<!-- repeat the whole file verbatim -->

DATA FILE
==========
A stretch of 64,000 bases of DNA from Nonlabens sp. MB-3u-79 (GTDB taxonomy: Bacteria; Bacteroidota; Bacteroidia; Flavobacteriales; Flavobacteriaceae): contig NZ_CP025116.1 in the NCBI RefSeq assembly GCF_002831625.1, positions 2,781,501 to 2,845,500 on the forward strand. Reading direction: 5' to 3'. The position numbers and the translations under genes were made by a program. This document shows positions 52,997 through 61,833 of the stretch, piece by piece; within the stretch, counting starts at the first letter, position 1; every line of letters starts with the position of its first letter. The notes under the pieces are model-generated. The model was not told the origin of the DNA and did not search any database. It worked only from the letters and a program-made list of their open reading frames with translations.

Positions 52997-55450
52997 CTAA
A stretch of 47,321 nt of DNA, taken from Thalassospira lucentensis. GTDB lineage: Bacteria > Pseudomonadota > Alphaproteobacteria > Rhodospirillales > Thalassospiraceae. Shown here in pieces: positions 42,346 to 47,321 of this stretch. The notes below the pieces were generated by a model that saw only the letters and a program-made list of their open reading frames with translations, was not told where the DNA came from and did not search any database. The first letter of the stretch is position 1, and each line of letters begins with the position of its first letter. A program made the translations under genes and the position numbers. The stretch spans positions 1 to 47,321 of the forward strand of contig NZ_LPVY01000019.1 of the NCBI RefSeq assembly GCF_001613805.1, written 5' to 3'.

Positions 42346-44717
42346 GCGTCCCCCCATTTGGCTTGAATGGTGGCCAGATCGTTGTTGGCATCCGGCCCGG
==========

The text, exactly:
A stretch of 64,000 bases of DNA from Nonlabens sp. MB-3u-79 (GTDB taxonomy: Bacteria; Bacteroidota; Bacteroidia; Flavobacteriales; Flavobacteriaceae): contig NZ_CP025116.1 in the NCBI RefSeq assembly GCF_002831625.1, positions 2,781,501 to 2,845,500 on the forward strand. Reading direction: 5' to 3'. The position numbers and the translations under genes were made by a program. This document shows positions 52,997 through 61,833 of the stretch, piece by piece; within the stretch, counting starts at the first letter, position 1; every line of letters starts with the position of its first letter. The notes under the pieces are model-generated. The model was not told the origin of the DNA and did not search any database. It worked only from the letters and a program-made list of their open reading frames with translations.

Positions 52997-55450
52997 CTAA
A stretch of 47,321 nt of DNA, taken from Thalassospira lucentensis. GTDB lineage: Bacteria > Pseudomonadota > Alphaproteobacteria > Rhodospirillales > Thalassospiraceae. Shown here in pieces: positions 42,346 to 47,321 of this stretch. The notes below the pieces were generated by a model that saw only the letters and a program-made list of their open reading frames with translations, was not told where the DNA came from and did not search any database. The first letter of the stretch is position 1, and each line of letters begins with the position of its first letter. A program made the translations under genes and the position numbers. The stretch spans positions 1 to 47,321 of the forward strand of contig NZ_LPVY01000019.1 of the NCBI RefSeq assembly GCF_001613805.1, written 5' to 3'.

Positions 42346-44717
42346 GCGTCCCCCCATTTGGCTTGAATGGTGGCCAGATCGTTGTTGGCATCCGGCCCGG